London Marathon 2022: Teneo’s VP of Services, James Hall, raises nearly £4000 for SEED Madagascar
On Sunday 2 October 2022, Teneo’s VP of Service James Hall completed the London Marathon on behalf of SEED Madagascar, raising nearly £4000 for the charity and completing it in an impressive time of just 4 hrs 25 mins.
Madagascar is one of the most impoverished and least developed countries in the world where approximately 1 in 10 children die before the age of 5 from easily preventable diseases.
Teneo’s association with SEED dates back to 2011 when James took a career break to volunteer in Madagascar as part of their conservation programme. Since then, James has continued to raise awareness and funding for the charity on both a personal and professional level.
This includes his instrumental contribution to the many SEED Madagascar charitable initiatives that Teneo has supported, including our latest initiative that will see Teneo fund almost 40% of a £100K project to improve the quality of health and education in the small rural village of Sarisambo, Madagascar,
Hear from James on his race to the finish line:
I took up running about ten years ago in a nod to my approach to middle age and the middle-aged spread that goes with it. It was a chance to get outside and be active, increasing my fitness and becoming a sanctuary for thought and contemplation.
I struggled to get beyond a couple of miles for a long time. But suddenly I could run 3 miles, then 4. Then I managed a 10k and switched my running measurement to kilometers. It feels like you are doing more!
Within a few years, I could do a half marathon, which I thought in my 20s and 30s was utterly unachievable and only for other people. Then came more halves. A couple of 24-hour team running events. And eventually, a charity place in the London Marathon in 2019. In 2021 I completed 3 ultra-marathons (all about 30 miles long, so fairly short, but still ultras!) and another marathon. On a whim I entered the ballot for the 2022 London Marathon, knowing there was little chance of being successful. I was surprised, delighted, and horrified when I got in!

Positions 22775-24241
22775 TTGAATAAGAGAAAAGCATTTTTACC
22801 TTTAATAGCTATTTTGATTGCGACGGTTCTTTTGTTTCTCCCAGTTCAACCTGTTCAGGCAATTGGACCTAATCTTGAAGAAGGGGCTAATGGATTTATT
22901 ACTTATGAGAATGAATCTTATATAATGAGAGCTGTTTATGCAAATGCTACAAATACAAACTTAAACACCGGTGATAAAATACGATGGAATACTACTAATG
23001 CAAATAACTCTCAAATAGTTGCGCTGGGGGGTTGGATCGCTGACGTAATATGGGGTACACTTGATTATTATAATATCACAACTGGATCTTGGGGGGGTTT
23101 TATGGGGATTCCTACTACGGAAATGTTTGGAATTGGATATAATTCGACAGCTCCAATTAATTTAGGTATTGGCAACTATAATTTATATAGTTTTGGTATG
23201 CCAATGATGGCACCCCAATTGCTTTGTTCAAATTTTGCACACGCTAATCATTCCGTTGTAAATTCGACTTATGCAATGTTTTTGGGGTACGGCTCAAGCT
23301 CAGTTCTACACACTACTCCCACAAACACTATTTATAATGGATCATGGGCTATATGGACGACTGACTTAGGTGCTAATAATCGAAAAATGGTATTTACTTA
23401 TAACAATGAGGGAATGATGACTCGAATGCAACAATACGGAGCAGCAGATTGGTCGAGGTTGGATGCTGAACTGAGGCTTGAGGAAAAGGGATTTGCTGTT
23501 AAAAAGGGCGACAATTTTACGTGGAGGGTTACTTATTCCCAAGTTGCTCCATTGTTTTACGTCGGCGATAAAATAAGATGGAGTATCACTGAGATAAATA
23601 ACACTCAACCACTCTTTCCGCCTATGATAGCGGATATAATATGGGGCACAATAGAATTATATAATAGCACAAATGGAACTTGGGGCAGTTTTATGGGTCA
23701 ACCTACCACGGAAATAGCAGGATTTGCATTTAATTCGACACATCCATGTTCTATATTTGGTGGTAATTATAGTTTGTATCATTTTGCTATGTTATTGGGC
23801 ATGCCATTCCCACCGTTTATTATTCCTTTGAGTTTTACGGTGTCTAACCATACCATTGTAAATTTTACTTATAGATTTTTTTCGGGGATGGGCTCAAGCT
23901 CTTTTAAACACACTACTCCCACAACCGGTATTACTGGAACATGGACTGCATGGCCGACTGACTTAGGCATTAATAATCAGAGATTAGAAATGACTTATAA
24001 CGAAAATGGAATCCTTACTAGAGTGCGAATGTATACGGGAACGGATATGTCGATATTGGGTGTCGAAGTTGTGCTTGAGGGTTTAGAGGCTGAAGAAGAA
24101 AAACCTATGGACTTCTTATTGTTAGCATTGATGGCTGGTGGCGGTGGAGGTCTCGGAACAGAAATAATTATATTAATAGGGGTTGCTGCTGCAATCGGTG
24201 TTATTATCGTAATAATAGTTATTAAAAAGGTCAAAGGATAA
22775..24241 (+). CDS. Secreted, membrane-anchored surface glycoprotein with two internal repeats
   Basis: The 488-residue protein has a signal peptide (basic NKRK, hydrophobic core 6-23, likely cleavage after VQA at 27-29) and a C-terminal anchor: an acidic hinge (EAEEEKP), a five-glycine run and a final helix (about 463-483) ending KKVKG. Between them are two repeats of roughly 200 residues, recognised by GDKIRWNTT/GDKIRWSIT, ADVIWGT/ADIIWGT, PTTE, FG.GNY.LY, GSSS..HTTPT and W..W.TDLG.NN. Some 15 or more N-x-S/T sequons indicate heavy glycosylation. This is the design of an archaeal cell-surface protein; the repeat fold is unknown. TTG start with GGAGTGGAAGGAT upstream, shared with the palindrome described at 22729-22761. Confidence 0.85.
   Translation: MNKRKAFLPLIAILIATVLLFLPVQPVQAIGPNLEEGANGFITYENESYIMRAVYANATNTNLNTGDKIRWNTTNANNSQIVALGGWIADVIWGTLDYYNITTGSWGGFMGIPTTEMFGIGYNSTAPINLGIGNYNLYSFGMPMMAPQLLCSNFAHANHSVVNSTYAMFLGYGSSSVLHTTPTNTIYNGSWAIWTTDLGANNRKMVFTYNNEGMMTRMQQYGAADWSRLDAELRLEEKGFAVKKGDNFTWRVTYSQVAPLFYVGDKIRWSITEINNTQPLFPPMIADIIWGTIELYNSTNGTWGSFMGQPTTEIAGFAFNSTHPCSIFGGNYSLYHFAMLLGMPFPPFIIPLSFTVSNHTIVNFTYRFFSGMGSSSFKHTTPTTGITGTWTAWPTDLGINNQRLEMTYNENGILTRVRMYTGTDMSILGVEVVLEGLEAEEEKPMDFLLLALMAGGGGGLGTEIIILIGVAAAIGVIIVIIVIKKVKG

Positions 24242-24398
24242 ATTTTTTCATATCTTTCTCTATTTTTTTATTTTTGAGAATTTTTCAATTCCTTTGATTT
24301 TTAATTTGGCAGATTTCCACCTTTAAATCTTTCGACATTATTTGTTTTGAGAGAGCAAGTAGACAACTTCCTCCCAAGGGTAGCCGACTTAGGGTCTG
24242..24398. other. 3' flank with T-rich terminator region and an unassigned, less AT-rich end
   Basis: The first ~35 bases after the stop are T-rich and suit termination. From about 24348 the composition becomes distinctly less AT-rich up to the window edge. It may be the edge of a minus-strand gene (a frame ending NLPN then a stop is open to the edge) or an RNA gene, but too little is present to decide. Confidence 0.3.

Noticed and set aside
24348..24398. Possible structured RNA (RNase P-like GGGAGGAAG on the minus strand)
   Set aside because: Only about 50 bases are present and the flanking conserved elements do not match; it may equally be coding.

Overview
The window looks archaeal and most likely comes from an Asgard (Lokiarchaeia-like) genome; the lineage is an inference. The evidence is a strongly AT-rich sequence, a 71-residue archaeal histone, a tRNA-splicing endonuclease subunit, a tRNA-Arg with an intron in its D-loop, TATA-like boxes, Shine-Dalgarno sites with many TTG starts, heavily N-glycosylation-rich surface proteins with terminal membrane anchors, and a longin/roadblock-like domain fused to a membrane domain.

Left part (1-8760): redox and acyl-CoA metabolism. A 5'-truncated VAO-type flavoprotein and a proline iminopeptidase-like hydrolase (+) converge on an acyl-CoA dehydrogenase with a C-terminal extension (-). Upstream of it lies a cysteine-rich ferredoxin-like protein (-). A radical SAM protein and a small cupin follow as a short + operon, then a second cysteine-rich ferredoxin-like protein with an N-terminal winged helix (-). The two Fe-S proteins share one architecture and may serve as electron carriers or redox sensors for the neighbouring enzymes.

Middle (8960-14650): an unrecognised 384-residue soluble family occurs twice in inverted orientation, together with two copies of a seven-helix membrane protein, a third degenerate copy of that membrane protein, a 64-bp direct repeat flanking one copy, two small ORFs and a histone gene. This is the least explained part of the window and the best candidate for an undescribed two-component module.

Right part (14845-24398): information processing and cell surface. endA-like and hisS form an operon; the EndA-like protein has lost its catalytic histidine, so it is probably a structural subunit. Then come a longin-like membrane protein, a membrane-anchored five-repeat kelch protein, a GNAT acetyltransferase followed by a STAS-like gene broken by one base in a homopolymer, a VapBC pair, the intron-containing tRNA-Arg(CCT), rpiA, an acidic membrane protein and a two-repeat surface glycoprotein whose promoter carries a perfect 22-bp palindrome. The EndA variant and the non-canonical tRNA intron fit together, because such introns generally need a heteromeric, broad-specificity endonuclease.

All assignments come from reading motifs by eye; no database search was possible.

I decided to raise some money for SEED Madagascar via Teneo’s Bonusly scheme, where colleagues can award donations. I was humbled by how generous and encouraging everyone was. It truly inspired me to want to do my best not just for myself but for everyone that was putting their belief in me and all the amazing work that SEED does helping people in southeast Madagascar.
I’m not a particularly fast runner. But once I get training I seem to be able to run quite a long way. I get into a rhythm. Into my own head. My music blasts in my ears. And the miles tick away. It’s a great source of downtime and exercise for me, and I have come to love that “burning legs” feeling after a long run.
Since 2021 I have kept my fitness at half marathon level, knocking out a 13-mile training run at least once a month. In August it was time to ramp it up. I was recovering from face planting in Richmond Park when I tripped over a tree root I didn’t see. Cuts and bruises but also a sore right arm which I put out to protect myself and that absorbed my full weight when I hit the deck.
In Pembrokeshire, West Wales, on a hot August Sunday, I added a mile to my long run. It was beautiful along the coastal paths but slow going given the terrain. Then I face-planted in exactly the same way! After about 5000 miles of running with no major issues, I suddenly injured myself twice in the space of a few weeks. I battled on, ran a slow 14 miles, jumped in the sea, and felt sorry for myself. I also decided to stick to the pavements for the time being. And over the next couple of months, I added a mile to my long run each week.